Discussion of a long-closed pool dominated much of a community meeting about recreation needs in East Smithfield. But residents there also had much to say about a proposed police substation and recreation center in their neighborhood.
Smithfield’s 2016-17 budget includes $77,000 for a rec center and police substation, but not everyone in East Smithfield thinks their neighborhood needs a substation, and some have a signed a petition against it.
At the community meeting, Town Manager Michael Scott said a police substation was less a treatment for an ill than preventative medicine.
“We don’t need it,” Scott said, acknowledging the objections of East Smithfield residents. “But I’ve done three of these, and I’ve seen it work. ... If I had my way, I’d put one in every district.”
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District 4 Councilman Roger Wood, who represents West Smithfield, interrupted a speaker to say that if East Smithfield turned down a police substation, his district would welcome it. “If you don’t want it, I’ll take it,” he said.
Scott said a community-oriented police substation can help ensure safety by fostering positive relationships between police and a community’s residents, especially its young people.
“This is a police officer who is going to be assigned for you,” Scott said. “He’s going to be your police officer.”
“It’s not about arresting people; it’s not about enforcement,” he said. “It’s a positive thing.”
Some residents weren’t convinced and said a police presence might prompt some people to shy away from the recreation center.
Scott, Smithfield’s former police chief, said the town hasn’t decided where to place the recreation center or what to include in it. He said he wanted input from residents about those choices.
“One hundred heads are better than two,” he said.
Scott said the Family Life Center near Smith-Collins Park would be an ideal location, and he note that the town already owns the land the building sits on. The Family Life Center Inc. owns the building, but the town is negotiating with a bank and the group to try to gain ownership, he said.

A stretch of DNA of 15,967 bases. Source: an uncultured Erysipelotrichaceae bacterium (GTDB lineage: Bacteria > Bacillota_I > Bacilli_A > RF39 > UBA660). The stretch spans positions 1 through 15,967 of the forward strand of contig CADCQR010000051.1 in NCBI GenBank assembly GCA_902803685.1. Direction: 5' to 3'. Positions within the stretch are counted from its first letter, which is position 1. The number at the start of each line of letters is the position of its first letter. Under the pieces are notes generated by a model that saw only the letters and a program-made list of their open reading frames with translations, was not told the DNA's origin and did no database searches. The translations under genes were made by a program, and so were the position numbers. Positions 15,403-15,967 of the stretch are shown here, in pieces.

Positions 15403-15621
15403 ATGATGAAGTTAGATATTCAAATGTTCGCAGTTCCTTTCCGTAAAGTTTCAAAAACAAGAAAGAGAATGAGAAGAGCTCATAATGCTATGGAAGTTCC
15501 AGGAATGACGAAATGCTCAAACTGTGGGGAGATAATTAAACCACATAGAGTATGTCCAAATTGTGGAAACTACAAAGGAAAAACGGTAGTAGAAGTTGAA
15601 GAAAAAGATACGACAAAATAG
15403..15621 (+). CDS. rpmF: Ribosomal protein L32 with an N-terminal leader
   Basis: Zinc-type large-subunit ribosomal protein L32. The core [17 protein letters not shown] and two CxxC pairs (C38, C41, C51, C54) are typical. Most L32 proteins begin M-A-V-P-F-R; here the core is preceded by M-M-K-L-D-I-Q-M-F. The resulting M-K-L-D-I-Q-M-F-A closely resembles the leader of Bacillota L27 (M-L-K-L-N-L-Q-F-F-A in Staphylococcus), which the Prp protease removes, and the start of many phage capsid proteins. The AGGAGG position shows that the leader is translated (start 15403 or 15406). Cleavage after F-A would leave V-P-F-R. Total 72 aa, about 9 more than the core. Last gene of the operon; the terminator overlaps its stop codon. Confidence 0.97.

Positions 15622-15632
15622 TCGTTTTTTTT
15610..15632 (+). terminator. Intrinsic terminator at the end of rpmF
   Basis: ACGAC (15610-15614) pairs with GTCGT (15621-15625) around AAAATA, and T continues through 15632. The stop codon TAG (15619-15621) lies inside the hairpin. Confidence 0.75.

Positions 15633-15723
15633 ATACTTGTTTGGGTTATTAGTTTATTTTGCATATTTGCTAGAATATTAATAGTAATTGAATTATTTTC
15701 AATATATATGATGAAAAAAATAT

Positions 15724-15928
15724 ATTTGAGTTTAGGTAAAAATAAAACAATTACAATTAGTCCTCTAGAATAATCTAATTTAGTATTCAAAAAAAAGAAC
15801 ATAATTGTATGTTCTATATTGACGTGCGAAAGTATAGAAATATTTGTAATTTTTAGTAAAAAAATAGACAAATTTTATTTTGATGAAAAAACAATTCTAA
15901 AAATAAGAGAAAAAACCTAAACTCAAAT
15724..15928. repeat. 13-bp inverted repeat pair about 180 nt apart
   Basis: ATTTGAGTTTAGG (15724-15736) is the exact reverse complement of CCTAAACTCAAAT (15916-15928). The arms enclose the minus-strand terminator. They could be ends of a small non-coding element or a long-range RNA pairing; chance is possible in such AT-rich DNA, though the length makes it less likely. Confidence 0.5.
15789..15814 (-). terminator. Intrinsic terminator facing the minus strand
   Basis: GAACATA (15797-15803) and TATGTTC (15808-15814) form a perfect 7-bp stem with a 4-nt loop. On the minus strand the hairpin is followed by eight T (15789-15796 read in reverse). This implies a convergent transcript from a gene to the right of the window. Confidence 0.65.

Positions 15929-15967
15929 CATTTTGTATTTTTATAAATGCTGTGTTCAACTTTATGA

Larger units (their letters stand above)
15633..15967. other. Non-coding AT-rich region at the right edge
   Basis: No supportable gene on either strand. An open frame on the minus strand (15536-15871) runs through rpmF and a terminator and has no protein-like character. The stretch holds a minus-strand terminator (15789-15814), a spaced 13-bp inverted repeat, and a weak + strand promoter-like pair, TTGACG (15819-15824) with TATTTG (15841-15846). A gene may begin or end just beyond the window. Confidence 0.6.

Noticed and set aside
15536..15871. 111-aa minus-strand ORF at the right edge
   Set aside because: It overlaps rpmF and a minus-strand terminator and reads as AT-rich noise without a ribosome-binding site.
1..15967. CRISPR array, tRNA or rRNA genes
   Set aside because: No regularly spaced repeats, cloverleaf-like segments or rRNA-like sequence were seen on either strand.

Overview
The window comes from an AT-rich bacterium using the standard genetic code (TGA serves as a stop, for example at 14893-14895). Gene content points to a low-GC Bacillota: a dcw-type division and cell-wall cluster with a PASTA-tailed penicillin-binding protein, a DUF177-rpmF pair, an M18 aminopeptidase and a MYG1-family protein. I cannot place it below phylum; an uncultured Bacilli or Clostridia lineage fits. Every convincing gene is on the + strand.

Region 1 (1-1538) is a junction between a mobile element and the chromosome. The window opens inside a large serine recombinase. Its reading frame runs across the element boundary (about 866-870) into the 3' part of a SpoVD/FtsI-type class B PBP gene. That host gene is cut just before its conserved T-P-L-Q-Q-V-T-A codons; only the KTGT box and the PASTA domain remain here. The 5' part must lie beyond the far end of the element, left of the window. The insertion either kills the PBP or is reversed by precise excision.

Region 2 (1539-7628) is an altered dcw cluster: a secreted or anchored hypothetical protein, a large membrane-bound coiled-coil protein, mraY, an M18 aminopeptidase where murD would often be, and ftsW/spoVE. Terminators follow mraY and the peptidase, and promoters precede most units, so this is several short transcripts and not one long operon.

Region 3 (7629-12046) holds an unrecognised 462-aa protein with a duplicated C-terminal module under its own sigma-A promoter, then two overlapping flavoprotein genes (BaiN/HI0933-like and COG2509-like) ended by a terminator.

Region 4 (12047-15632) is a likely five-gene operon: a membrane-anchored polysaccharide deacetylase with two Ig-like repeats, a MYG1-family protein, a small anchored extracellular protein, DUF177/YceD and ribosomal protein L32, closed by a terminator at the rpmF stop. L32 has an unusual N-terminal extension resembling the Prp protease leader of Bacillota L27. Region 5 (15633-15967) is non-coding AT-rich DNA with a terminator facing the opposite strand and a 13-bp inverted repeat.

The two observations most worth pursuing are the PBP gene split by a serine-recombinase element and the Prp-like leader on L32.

In his first 60 days in office, Scott said, said several positive things have happened for East Smithfield. The town has made repairs to East Street and North Avenue, removed a tree on Market Street and addressed drainage issues. At Smith-Collins Park, the town has delivered new bleachers, ordered a new scoreboard, poured concrete for the concession area and painted the restrooms.
Scott also showed a list of summer activities in the neighborhood, including an upcoming arts camp.
A pie chart showed how much money Smithfield had spent on its parks since June 2007. About 35 percent of the $341,000 total had gone to Smith-Collins Park. Most of the money had gone to Community Park.
Scott said he would take the input gathered at the meeting and create a report for the council.
Councilman Marlon Lee said he hoped the town would build on the progress from the meeting, and he said he was pleased by the turnout. But Lee also said the town needed to address the needs of East Smithfield, listen to its residents and treat them fairly.
“This is just the beginning,” he said. “We have to keep it going.”
Abbie Bennett: 919-553-7234, Ext. 101; @AbbieRBennett